Offensive Hog Index

Through Week 1 of the 2011 Regular Season

About the Offensive Hog Index. The Offensive Hog Index is our effort to quantify which team has the best offensive line in football. This isn't rocket science, folks. The Offensive Hog Index simply looks at at each team in three major, easy-to-understand categories and ranks them by average in these categories. The top offensive line is that which posts the highest average rating across the board. The Offensive Hog Index is based upon these criteria:
YPA –Yards Per Rush Attempt. So simple, even you can understand it. This rates a team's ability to run the ball effectively. NPP% Negative Pass Plays, expressed as a percentage. This is how often a team's pass plays end in either a sack or interception. The theory is that teams with poor offensive lines generally surrender more sacks (duh!) and that their quarterbacks are forced into making bad throws more often. These negative pass plays are calculated as a percentage of drop backs, not just pass attempts. So if a team attempts 38 passes, suffers two sacks and throws two INTs, their NPP% will be 10 percent (4 NPP/40 dropbacks). 3down% – Success rate on third down the higher the percentage, the greater the offensive success and the better the offensive line.

Week 1 Offensive Hog Index overview
New England led the Offensive Hog Index virtually wire to wire in 2010. And they raced out of the gates in the No. 1 spot in 2011, too.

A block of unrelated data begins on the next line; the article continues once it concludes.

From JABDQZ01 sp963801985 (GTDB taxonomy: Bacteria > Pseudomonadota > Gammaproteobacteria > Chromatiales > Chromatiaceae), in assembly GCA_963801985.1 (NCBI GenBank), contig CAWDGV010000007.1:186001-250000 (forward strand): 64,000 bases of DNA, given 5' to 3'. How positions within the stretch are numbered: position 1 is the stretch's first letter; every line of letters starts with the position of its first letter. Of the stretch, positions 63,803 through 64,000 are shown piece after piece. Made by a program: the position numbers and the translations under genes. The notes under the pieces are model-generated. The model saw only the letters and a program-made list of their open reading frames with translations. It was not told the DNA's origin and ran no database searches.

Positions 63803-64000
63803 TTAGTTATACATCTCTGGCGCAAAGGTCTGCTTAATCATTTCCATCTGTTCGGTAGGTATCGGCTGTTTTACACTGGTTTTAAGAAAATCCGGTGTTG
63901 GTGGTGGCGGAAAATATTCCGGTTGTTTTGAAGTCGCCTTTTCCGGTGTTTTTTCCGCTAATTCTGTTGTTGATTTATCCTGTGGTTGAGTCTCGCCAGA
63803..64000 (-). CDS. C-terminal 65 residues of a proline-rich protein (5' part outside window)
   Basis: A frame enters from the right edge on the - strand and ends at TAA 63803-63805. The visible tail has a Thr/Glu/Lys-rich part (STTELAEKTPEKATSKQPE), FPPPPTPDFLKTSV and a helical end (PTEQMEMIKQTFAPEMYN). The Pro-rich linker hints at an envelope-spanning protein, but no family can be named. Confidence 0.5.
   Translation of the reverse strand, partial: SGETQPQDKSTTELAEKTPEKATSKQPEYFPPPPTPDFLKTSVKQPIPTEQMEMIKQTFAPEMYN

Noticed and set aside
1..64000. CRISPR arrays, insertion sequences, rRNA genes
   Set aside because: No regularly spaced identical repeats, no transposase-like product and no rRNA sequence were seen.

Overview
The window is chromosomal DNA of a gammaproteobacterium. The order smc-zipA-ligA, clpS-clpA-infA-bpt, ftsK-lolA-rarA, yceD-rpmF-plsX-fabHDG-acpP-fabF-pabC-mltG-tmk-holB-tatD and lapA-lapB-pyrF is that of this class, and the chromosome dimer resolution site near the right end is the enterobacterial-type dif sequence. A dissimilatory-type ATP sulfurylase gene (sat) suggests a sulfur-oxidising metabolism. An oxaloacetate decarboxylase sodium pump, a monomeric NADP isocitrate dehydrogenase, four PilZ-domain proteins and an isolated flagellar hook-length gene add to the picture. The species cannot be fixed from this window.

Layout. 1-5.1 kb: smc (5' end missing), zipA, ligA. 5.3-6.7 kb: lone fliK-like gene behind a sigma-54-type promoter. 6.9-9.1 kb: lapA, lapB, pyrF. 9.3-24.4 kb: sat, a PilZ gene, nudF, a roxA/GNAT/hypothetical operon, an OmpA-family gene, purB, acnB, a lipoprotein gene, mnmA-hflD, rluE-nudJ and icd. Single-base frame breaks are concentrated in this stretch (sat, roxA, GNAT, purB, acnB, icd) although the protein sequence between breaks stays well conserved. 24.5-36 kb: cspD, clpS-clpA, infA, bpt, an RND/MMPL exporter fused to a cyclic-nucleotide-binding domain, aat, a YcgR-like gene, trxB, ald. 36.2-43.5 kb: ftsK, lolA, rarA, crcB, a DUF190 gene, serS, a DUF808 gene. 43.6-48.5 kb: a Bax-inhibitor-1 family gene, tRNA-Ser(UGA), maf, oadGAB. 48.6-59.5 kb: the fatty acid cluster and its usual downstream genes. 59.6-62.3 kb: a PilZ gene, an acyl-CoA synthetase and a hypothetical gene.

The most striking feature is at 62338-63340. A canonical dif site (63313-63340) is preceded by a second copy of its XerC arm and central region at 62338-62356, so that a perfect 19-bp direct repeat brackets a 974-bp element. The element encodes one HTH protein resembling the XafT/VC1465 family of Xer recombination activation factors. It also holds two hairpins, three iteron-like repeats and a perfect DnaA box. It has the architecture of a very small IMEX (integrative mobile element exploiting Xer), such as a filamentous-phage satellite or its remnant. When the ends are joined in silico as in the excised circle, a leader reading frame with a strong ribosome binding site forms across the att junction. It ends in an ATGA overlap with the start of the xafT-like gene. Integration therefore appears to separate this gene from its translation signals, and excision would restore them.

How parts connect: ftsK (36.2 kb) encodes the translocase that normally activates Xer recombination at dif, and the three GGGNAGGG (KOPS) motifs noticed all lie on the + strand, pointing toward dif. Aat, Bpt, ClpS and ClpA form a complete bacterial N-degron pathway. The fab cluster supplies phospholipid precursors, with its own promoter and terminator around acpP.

The Patriots were not particularly dominant in any one area, but they were good at everything: running the ball, protecting the passer and converting third downs, as you might expect from a team that produced an amazing 622 yards of offense.

The most impressive part of the performance? New England played the game with what was largely a new patchwork offensive line: roookie Nate Solder started at right tackle in place of injured Sebastian Vollmer and, by all accounts, was dominant in his debut; right guard Brian Waters was just signed a week before the game; and workhorse center Dan Koppen went down with an injury late in the first half.

Baltimore is No. 2 on the Offensive Hog Index after Week 1. That's an impressive number when you consider that its Week 1 opponent, Pittsburgh, boasted the league's No. 1 Defensive Hogs in 2010.
1   New England4.8294.08461.5435.33
19   Miami4.9079.431814.292918.00
16   Minnesota6.12317.653236.361617.00
9   Jacksonville3.47217.691250.00512.67
12   Kansas City6.0047.891323.082614.33
13   Houston4.071312.002345.45915.00
24   Indianapolis4.00148.821711.113020.33
14   Detroit3.60193.03218.182716.00
4   Green Bay3.81175.41666.6718.00
31   N.Y. Giants3.751813.892810.003125.67
5   New Orleans3.86165.77764.2928.33
22   N.Y. Jets2.812910.421942.861119.67
7   Oakland4.8784.35535.711810.33
3   Philadelphia7.3828.571661.5437.00
24   Pittsburgh4.131215.563033.331920.33
14   Los Angeles2.85278.001446.15716.00
26   San Francisco2.66310.0008.333221.00
29   Seattle2.912614.292933.331924.67
21   Los Angeles5.92512.502516.672819.33
2   Baltimore5.4863.33343.75106.33
11   Atlanta7.86111.542133.331913.67
19   Denver2.922511.762246.15718.00
8   Arizona3.96156.90941.671312.33
10   Tampa Bay3.50206.25842.861113.00
16   Cincinnati4.211012.902741.181417.00
28   Chicago3.262316.223137.501523.00
27   Washington2.852810.532033.331922.33
32   Carolina2.743012.202427.272426.00
18   Tennessee3.31228.331536.361617.67
6   Buffalo4.18117.411150.0059.00
30   Dallas2.463212.502533.331925.33
22   Cleveland3.19247.141026.672519.67

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